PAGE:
The changes in the media landscape too mean that there are fewer and fewer review pages anyway. So how do people find out what’s going on? Well they can visit my website or connect with me on Facebook or any of the other socials. On Instagram or whatever. And so it’s that reaching out to the reader, I think, that romance people have been so good at.

Because romance readers have felt belittled and marginalised as well. So it’s a relationship forged out of that kind of landscape, I think. And…

Allison

So are you actively… Sorry. Keep going.

Victoria

No, I was just going to say, Romance Writers of Australia is an organisation which has just been so dear to me. And I was on the committee for three years. Because it makes those connections with readers. But it also takes seriously and respects all the craft of writing.

And there’s a workshop every year, three days of workshops about the craft of writing. And the business side of writing and all those other things too. But we take it seriously, because it’s hard. People have an assumption that you can whip off a… Sometimes people say to me, gee, you churn out the books. But you know what? You know how I’ve written nearly 1.2 million words? People work really hard.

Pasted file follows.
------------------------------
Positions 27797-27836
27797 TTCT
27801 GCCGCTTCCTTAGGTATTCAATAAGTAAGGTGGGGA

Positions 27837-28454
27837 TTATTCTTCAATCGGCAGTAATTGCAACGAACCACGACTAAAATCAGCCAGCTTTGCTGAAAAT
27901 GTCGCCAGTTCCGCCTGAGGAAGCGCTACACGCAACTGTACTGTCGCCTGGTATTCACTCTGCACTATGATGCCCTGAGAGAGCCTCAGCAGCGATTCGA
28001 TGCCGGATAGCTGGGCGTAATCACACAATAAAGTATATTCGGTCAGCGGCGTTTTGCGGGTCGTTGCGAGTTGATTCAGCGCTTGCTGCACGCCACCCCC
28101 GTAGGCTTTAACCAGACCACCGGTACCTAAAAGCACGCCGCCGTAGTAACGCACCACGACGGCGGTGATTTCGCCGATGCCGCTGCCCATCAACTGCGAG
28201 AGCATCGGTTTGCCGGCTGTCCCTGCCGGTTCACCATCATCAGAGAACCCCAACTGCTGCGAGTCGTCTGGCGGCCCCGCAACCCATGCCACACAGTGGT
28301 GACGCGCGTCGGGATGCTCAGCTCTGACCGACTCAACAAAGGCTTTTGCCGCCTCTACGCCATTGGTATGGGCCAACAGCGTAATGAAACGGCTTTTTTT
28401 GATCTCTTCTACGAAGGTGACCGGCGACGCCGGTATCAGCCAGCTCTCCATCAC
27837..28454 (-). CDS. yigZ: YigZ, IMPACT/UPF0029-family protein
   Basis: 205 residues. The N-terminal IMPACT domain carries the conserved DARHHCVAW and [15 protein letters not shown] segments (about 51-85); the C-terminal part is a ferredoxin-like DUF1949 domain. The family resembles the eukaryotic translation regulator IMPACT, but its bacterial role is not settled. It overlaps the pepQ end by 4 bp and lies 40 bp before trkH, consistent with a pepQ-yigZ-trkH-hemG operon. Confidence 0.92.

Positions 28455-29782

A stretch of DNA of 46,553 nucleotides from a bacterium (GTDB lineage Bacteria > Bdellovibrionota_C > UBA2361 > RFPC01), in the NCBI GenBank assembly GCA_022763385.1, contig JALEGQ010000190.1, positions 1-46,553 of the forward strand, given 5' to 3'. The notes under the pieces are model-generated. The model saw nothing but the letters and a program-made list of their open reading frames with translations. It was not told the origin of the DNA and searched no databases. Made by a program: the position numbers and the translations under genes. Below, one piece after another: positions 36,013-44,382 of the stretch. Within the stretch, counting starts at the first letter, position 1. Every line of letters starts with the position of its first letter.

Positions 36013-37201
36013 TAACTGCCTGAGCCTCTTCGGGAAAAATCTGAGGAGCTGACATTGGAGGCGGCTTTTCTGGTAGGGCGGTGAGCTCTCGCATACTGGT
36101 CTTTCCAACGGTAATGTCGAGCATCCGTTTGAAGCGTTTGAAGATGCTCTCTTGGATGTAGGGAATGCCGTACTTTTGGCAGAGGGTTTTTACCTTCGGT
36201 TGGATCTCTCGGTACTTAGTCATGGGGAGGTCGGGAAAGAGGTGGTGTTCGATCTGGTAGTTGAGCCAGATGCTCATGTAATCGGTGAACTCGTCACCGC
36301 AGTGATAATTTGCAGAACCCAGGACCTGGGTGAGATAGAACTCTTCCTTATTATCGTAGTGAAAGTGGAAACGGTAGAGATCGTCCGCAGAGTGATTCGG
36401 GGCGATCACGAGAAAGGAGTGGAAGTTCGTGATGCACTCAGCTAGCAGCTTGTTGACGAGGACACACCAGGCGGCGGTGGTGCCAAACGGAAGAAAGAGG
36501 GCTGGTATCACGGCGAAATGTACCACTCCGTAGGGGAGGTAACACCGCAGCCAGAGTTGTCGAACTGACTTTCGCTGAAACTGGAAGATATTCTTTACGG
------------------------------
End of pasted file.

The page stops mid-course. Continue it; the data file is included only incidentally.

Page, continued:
Allison

That’s right.

Victoria

And not everyone who tries it can do it and be successful at it. But it’s hard work and it’s craft and it’s dedication and all those other things.

The romance community is just really strong, supporting each other. And I hear people from other genres say that they wish that they had that in their genre. They don’t have it so much.

Allison

All right. Let’s finish up today with two things. Where can people find you online?